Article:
It must be hard when you're the kid of a rock star. You want to get your parent's attention, but you can't hold a candle to an arena full of cheering fans waving lighters. You've got the emotional ties and some shared history on your side, but you lack the sheer numbers.
Until you start a Facebook group. Call it, say, "1,000,000 to join, my dad john mellencamp will quit smoking."
That's right - it was revealed last week that Mr. Mellencamp will not be moved by his son's personal plea, but a gigantic crowd of non-committal strangers will do the trick. We, like Johnny Cougar, are apparently intoxicated by the sheer volume of people online whom we can either mobilize or be a part of.
Why do we do it? "I bet I can find 1,000,000 people who hate cancer!" is another Facebook group. Never have so many people been gathered together to do so little. I picture them, up-thrusting pitchforks and torches in hand. "Boo! Cancer!" they yell, shadows flickering over their angry faces. Then they all mill around, saying, "Well, here we are, hating cancer!"
"I mean, you say you hate cancer, but I really hate it."
"Hey, are those egg-salad sandwiches over there?"
It's called "slacktivism," and it runs rampant on social media. And for good reason. Who wants to be the wet blanket, too cynical to get behind a cause?
Our rationality is further vaporized by our guilt: The Facebook group "Feed a Child With a Click" - helmed by shadowy figures purporting to convert your mouse clicks into lives saved - exists twice over, with a combined membership of over 10 million (not including the non-English versions), even though its legitimacy is unclear.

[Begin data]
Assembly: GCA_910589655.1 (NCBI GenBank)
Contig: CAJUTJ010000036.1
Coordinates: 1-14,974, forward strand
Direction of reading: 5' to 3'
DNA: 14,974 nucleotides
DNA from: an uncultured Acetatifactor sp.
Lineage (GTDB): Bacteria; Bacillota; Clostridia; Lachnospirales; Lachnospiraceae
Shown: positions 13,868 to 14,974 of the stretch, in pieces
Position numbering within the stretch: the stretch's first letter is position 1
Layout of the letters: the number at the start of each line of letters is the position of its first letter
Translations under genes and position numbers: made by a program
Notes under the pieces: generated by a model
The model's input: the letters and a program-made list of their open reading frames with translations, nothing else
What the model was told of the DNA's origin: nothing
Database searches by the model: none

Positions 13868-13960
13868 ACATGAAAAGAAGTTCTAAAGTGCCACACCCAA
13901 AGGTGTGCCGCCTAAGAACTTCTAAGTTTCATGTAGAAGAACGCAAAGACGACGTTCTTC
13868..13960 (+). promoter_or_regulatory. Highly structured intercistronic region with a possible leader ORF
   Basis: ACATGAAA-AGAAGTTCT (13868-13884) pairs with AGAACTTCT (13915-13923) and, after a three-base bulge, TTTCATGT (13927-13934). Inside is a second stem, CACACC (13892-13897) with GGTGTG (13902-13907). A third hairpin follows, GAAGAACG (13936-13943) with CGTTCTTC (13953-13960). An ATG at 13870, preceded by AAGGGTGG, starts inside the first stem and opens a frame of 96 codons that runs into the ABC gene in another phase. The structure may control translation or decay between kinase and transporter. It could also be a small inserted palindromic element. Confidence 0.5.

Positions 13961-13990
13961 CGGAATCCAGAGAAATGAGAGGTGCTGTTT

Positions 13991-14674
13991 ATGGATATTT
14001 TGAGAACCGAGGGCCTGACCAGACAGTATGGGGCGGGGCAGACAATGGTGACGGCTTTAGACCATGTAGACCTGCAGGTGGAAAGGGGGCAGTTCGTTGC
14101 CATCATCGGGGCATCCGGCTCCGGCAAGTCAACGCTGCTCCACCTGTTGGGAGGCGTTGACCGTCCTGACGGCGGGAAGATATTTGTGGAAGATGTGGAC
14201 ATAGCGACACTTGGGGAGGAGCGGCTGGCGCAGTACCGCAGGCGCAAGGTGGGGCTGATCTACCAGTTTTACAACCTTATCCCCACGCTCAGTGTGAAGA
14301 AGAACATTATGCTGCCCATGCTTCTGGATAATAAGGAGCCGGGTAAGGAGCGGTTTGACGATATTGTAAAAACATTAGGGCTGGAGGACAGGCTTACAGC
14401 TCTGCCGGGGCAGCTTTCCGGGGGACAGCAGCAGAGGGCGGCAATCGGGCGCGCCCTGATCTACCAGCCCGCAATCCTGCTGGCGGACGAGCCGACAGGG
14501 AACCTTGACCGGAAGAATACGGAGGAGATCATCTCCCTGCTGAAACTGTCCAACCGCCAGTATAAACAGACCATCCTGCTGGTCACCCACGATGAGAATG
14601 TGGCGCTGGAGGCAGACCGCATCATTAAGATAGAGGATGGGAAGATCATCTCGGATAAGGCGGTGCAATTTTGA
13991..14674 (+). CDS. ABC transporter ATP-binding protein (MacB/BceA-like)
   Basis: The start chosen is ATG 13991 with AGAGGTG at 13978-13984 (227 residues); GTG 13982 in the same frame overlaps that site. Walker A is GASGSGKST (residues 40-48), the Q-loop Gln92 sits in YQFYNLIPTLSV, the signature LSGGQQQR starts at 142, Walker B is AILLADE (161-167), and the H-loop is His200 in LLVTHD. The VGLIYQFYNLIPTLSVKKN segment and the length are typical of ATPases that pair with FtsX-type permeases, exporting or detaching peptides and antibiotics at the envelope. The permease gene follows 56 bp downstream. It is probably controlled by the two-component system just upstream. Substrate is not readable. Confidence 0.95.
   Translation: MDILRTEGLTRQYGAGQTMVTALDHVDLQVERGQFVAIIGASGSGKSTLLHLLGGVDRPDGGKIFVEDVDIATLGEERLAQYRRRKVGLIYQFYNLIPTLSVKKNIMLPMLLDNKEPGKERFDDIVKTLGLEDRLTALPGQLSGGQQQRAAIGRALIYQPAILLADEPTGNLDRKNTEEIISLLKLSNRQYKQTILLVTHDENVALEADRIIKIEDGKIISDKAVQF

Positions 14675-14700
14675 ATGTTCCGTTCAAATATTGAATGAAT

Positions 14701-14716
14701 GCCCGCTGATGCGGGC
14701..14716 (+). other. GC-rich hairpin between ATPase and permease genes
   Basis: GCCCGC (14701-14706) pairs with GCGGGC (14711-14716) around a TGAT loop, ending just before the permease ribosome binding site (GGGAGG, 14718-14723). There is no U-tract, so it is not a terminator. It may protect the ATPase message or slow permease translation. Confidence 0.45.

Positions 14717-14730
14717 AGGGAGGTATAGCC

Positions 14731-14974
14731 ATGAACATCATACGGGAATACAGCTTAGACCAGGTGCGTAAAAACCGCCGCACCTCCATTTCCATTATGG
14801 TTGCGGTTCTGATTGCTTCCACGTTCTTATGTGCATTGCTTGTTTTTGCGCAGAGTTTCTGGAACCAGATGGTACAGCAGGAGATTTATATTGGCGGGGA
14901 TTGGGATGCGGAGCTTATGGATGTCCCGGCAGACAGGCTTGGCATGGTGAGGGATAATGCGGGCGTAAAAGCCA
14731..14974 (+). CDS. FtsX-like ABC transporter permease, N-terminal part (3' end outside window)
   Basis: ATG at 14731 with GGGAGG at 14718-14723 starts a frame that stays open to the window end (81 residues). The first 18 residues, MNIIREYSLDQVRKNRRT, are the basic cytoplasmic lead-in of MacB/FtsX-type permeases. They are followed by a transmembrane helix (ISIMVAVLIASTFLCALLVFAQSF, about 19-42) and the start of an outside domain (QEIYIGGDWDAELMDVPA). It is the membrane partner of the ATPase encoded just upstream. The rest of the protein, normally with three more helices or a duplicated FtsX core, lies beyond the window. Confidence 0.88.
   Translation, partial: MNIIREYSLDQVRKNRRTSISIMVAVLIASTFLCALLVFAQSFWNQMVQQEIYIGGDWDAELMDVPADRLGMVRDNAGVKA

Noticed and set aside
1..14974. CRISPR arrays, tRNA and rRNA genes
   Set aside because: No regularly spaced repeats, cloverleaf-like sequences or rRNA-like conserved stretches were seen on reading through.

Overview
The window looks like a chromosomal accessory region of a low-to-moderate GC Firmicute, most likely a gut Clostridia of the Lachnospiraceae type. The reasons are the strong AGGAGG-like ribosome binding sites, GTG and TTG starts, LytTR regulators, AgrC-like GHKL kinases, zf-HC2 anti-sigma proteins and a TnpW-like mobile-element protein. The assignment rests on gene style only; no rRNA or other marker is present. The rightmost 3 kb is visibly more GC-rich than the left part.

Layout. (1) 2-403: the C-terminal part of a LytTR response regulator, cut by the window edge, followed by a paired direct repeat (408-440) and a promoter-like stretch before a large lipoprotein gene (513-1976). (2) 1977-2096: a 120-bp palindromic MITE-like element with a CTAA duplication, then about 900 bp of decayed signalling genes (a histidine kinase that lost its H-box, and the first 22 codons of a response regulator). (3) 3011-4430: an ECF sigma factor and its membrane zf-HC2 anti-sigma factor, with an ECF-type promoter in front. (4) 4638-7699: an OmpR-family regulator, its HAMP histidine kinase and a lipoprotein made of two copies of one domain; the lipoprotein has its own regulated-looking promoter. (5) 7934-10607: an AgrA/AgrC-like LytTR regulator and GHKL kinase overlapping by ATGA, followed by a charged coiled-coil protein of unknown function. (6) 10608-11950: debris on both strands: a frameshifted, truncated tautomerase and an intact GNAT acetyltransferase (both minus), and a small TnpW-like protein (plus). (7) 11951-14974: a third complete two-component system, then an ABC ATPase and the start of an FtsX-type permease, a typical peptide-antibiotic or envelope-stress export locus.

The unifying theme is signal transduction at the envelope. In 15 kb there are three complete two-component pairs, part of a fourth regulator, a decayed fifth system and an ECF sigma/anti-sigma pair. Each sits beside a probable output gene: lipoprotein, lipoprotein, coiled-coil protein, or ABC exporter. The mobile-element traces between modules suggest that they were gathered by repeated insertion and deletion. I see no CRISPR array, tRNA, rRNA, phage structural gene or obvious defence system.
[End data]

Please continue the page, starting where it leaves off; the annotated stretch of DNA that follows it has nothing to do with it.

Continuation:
Of course we want to believe that we're saving a life by clicking a button. I mean, if it works (and sometimes, hard as it is to believe, it actually does, as in the case of the charity FreeRice.com), how handy is that?
But there's more to it. As I'm writing this, hundreds of people on Twitter are using the hashtag #red in their tweets in commemoration of World AIDS Day. Effort expended: minimal. But donating money to an AIDS charity is equally effortless, and I'm willing to bet that the majority of #red tweeters didn't bother. Why not?
Because what drives slacktivism is mostly ego. It's a bit like wearing a Che Guevara T-shirt: It's an easy way to signal that you're right-on, engaged, you have a heart. Fine, fine. And to be fair, these gestures are not totally useless. They make our political views visible, enabling others to engage with us, or emboldening them to put forward their own opinions.
But what does it actually achieve for the people it's purporting to help? It's surprisingly easy to confuse the expression of a sentiment with action taken. Therein lies the danger of slacktivism. While it feels good, it basically replaces other, more hackneyed expressions of what sensitive souls we are, such as "I like kittens and walks on the beach." What it doesn't replace is volunteer hours or money in the pockets of real charities.
If it's your thing, then go for it, but at least be honest about it. There's a Facebook group you might enjoy: It's called "If 1,000,000 people join, absolutely nothing will happen." Oh well. I've heard the egg-salad sandwiches there are great.
Follow Lisan Jutras on Twitter @lisanjutras